Obtain serum electrolytes in neonates with antenatal hydronephrosis due to VUR because they may have a dysplastic kidney on the affected side. Check for acidosis.

Imaging Studies

The recommended radiographic evaluation for VUR includes a voiding cystourethrography (VCUG),  a renal-bladder ultrasonography, and a nuclear renal technetium-99m–labeled dimercaptosuccinic acid (DMSA) scan.[11]

In sexually active adolescent girls, renal-bladder ultrasonography may be used to screen for renal abnormalities following a febrile UTI. If any abnormality is seen, conduct further workup studies with VCUG to rule out VUR.

VCUG, which provides clear anatomic detail and allows accurate grading of the degree of reflux, remains the gold standard tool to identify VUR. However, the test is usually a traumatic experience to both patients and their families due to the need for catheterization. Additionally, it carries a risk of introducing infection into the urinary tract. More importantly, it identifies a population with clinically-insignificant VUR that may never come to clinical attention, leading to potential overtreatment.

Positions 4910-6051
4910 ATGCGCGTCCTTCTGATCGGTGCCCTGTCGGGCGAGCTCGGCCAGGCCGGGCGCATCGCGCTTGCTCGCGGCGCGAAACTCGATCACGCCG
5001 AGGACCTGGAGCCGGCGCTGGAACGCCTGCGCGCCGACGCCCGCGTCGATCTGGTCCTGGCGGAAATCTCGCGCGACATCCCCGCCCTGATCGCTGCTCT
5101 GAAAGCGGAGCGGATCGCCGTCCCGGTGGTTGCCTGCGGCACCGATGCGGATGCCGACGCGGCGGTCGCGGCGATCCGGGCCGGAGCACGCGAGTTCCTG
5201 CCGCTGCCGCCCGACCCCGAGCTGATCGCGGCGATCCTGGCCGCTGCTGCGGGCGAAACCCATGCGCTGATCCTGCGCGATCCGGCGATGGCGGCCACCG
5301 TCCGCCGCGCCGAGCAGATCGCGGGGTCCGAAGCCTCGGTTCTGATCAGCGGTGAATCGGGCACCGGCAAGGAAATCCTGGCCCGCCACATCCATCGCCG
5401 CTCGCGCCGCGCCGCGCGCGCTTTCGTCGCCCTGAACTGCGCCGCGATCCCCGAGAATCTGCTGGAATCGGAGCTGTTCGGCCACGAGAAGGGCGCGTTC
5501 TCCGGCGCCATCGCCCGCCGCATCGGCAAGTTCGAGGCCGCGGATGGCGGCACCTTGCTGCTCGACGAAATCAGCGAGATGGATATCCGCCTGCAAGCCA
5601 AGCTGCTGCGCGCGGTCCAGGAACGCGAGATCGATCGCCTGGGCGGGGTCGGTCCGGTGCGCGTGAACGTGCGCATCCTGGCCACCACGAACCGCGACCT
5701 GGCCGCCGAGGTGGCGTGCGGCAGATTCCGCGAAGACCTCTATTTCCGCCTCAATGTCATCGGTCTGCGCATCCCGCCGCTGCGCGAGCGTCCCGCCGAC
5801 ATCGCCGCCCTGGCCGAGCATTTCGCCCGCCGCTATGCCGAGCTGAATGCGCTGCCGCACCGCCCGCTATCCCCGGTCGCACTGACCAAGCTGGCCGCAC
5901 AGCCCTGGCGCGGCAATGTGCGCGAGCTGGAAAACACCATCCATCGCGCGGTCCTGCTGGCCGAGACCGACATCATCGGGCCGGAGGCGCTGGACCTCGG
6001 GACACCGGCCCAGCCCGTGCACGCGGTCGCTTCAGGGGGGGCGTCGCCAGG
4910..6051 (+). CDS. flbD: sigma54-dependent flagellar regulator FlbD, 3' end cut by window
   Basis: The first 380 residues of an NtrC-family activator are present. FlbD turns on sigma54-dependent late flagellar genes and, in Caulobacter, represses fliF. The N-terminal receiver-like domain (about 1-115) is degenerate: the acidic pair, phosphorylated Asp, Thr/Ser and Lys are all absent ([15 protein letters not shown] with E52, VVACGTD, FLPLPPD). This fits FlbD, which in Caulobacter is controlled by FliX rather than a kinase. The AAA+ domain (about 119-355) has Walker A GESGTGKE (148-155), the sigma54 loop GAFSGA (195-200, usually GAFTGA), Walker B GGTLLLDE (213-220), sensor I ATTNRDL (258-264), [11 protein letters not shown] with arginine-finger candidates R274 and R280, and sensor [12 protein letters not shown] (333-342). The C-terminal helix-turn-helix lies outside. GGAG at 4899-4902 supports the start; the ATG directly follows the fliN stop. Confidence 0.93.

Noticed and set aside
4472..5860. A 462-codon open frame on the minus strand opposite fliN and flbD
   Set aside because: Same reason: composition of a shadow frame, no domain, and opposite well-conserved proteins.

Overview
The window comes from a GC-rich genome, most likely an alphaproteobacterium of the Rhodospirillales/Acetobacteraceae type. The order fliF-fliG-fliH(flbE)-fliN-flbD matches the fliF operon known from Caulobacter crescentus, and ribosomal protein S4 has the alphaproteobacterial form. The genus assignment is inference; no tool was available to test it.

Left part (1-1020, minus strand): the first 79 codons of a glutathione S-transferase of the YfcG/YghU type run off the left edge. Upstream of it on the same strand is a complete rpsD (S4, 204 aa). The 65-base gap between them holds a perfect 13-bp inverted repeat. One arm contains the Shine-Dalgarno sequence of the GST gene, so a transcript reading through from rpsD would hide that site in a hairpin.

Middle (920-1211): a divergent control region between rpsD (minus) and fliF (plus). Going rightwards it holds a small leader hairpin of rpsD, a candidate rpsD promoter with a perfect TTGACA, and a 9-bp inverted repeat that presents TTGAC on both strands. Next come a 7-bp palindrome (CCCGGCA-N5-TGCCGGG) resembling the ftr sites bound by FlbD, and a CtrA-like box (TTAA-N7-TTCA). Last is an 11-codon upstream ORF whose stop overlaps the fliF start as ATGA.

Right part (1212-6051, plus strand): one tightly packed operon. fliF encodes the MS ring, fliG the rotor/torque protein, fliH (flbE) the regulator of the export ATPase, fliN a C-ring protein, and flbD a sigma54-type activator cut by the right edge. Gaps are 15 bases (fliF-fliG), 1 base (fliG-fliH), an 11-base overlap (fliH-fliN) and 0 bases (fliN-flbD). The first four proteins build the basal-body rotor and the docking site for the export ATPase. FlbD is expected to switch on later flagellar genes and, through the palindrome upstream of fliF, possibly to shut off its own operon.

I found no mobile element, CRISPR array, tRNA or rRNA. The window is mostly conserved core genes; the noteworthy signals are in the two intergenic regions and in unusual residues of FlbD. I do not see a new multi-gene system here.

Voiding cystourethrography/radionuclear cystourethrography technique

Perform the VCUG while the patient is awake and include a voiding phase. Appearance of the urethra is important to determine if the child has some degree of voiding dysfunction or, in males, if the child has posterior urethral valves. VUR is graded based on appearance of contrast in the ureter and upper collecting system during the voiding phase of the cystography. The VCUG also helps to evaluate the bony structures such as the lower spine and the pelvic architecture. It may also show whether the child has excessive feces in the colon.